Warning to public buyers amid bid rigging inquiry

1 November 2021

Australia’s competition watchdog has reminded public sector agencies to ensure bidders for public contracts do not discuss bids with each other as it investigates possible collusion in a recent government tender.

The Australian Competition and Consumer Commission (ACCC) said it was concerned some public servants and businesses may underestimate the risk of potentially breaching cartel laws during procurement processes.

The ACCC said it had recently investigated a case where “departmental processes contemplated cooperation by competing businesses on government tenders”. It declined to give more information on the case.

ACCC chair Rod Sims said: “Encouraging businesses to discuss their bids with each other, or to make agreements about who will bid for a particular tender, is likely to amount to cartel conduct which is against the law.

“Cartel activities may start with a small encouragement or an innocent remark, but this can create an environment that enables, condones or facilitates collusive conduct between competing firms.”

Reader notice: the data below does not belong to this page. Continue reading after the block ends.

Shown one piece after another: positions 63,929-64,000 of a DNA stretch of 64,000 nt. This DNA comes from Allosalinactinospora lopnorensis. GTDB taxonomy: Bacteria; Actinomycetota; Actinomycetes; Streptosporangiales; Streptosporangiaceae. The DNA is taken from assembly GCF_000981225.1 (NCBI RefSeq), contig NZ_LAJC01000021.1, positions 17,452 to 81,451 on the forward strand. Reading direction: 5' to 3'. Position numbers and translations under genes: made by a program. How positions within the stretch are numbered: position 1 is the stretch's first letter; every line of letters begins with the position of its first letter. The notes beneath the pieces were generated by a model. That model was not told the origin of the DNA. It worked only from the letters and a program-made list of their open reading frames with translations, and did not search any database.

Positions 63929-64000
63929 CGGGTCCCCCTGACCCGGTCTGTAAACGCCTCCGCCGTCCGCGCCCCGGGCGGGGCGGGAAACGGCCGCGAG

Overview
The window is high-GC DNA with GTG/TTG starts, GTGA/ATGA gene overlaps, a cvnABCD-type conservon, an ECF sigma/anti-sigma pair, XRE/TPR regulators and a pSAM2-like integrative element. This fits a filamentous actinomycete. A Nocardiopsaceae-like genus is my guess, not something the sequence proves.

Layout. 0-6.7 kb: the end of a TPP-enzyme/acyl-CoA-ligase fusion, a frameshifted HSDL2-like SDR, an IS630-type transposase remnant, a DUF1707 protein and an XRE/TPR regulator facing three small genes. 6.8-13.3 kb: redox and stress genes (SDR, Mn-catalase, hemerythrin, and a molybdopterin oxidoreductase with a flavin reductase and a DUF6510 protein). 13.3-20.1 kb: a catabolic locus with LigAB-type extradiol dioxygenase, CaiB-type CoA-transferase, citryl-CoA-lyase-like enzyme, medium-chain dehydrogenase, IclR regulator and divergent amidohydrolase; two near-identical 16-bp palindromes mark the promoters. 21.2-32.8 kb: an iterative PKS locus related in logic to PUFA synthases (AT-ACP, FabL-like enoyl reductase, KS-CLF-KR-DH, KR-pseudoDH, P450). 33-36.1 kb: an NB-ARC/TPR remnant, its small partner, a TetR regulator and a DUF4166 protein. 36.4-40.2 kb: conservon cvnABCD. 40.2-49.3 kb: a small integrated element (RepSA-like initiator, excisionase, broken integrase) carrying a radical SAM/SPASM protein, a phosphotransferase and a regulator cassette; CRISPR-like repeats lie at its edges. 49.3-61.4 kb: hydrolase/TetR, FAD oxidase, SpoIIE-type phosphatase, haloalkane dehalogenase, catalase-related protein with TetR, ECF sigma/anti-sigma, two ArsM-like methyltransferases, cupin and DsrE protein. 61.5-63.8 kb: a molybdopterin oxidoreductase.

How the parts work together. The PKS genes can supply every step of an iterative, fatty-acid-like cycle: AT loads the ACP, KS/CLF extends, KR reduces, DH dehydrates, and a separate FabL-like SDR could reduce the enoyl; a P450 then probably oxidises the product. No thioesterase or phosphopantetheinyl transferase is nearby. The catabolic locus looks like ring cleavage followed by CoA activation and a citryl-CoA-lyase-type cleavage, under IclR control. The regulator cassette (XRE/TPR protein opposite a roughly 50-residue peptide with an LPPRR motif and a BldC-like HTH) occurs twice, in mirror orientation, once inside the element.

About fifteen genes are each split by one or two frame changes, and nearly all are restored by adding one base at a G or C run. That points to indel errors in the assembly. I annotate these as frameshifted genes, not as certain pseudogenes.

Sims said public sector employees should be aware that cartel conduct by businesses tendering for a public contract was just as illegal as similar behaviour in a private sector contract.

The watchdog encouraged public sector procurement professionals to familiarise themselves with an ACCC guide on cartel deterrence and detection.

“It is also important for prospective bidders to be aware of their obligations and comply with the law,” Sims said.

“We encourage public sector procurement professionals to proactively review their procurement processes and identify and remedy any potentially anti-competitive elements in any procurement procedures, policies or guidelines.”

Australia’s federal government issued 81,174 contracts worth A$53.9bn in 2019-20.

The ACCC said in an unrelated matter, it has launched legal action against Canberra-based building management system company Delta Building Automation.

The watchdog is taking the company to court, alleging it attempted to rig bids for a tender conducted by the National Gallery of Australia.

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